Do Bears Sit in the Woods?
(This article first appeared in the July 2014 edition of ‘Birdwatching’)
If, like me, you grew up in 1950s England you will probably have a love/hate relationship with the French. The French have been our allies for generations, yet many of our former enemies stand in higher esteem. Perhaps it is like sibling rivalry – simply a matter of proximity. Supposed to love our neighbours we find it easy to fall out with them.
The enmity does not preclude our love of French wine and cheese, nor stop us raving about French cuisine and we admire their prowess in matters of the heart. We may get annoyed in a French traffic jam caused by noisy, ‘work-shy’ protestors, but we envy the wages and pensions such protests win. Despite all our misgivings we are more likely to holiday in France than anywhere else in the world. Even the worst of Francophobes will concede that ‘la belle France’ is indeed a very beautiful country.
Enjoying the freedom of their half-empty toll roads we head south in our millions for the fine weather, or head inland to the quaint villages, chateaus, lush oak woodlands and majestic mountains. If we get really lucky we might spend a weekend in Paris with a lover.
It seems that, after all, we find a great deal to admire once we get passed a Gallic shrug, a few sneers and their chauvinistic distain of the English language. So much in fact that France is our first choice for an overseas second home.
But wait a minute! Don’t they shoot everything that moves and delight in feasting on larks and buntings? Well, no doubt some still do, but nowhere near as many as once did. Moreover, there are far more wild places than over here because France is twice the size of the UK with a roughly similar population… so they have twice the space that we do.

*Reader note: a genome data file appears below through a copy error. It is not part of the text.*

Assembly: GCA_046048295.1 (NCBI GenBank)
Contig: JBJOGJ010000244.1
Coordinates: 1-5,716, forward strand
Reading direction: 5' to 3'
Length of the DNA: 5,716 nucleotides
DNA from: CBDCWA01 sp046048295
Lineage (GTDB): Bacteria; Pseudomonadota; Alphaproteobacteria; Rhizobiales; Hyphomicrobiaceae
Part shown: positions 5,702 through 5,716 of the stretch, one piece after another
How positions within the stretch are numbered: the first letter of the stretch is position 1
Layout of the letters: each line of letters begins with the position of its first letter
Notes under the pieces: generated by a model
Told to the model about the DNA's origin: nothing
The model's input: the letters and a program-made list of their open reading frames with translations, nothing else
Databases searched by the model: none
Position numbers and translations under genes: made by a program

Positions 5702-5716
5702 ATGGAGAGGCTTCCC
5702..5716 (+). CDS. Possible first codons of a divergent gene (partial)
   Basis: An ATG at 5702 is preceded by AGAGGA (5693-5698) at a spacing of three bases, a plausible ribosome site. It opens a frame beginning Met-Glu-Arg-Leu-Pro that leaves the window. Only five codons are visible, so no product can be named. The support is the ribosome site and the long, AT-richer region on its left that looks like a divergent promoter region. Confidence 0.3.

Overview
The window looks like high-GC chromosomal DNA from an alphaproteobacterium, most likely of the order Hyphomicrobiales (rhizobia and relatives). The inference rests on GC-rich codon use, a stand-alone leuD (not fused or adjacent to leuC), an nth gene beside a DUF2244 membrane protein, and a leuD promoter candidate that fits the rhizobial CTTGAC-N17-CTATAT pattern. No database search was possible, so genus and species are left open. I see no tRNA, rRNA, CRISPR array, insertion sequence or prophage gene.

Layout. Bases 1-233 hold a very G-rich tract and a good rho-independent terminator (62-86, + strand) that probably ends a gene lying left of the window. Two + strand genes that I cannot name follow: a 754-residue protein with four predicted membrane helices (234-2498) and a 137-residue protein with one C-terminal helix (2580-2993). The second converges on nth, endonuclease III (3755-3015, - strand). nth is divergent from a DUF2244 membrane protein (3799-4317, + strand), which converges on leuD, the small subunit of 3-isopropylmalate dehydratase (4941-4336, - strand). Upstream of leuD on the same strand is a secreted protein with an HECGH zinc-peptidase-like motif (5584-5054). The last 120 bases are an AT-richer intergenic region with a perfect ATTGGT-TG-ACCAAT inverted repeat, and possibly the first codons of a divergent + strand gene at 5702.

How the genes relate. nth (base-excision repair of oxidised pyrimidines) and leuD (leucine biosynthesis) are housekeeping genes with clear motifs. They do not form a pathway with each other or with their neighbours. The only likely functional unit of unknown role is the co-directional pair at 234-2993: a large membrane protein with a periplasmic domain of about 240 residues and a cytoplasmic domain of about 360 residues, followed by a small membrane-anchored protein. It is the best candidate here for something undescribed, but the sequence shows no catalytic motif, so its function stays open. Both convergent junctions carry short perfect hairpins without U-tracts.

While we have been paving over the southeast, turning our fields into chemically farmed wildlife no-go zones, and cladding the hills with Lodge Pole Pine the French have been becoming increasingly ecologically aware.
Conservation is not just a subject for conversation, it is ever more real with large national parks and wildlife reserves now well established.
The European Common Agricultural Policy was actually invented by the French to ensure that their small dairy farms and family vineyards would survive to fuel our cheese and wine desires. By contrast in the UK it has been an excuse to rip out hedges, fill in ponds and cynically set aside fields in the short term rather than let some areas permanently revert to the wild. What could have been used to help wildlife and preserve the environment has put fuel into some large landowners Range Rovers and lined the pockets of city investors with land banks.
These same large landowners have prevented the modest reintroductions proposed in Scotland. Some forestry owners rant about the destructiveness of beavers. Rich city folk fuel the unfounded fear of wolves despite all the evidence. A landowner with a couple of Elk is castigated by the same people that encourage the overpopulation of red deer; an imbalance that only serves the stalkers’ guns.
But almost unheralded the ‘chauvinistic, self-preserving, song-bird eating, wild critter shooting’ French have bought back lynx, wild boar, wolves and bears to the Alps and Pyrenees and re-introduced Marmot, Beaver, and Otter. They have even expanded their eagle and vulture populations.
Meanwhile some of us humour loving and courageous British; we denizens of a proud land unconquered for a thousand years are famous for our love of animals and our million RSPB members. Yet some noble Englishmen still stomp on Hen Harrier nests, some notoriously inventive Scotsmen use their ingenuity to hide their poisoning of eagles and kites while some Welshmen still steal Peregrine eggs.
Damn it, we can’t even leave our foxes and badgers alone!
Vive la France!
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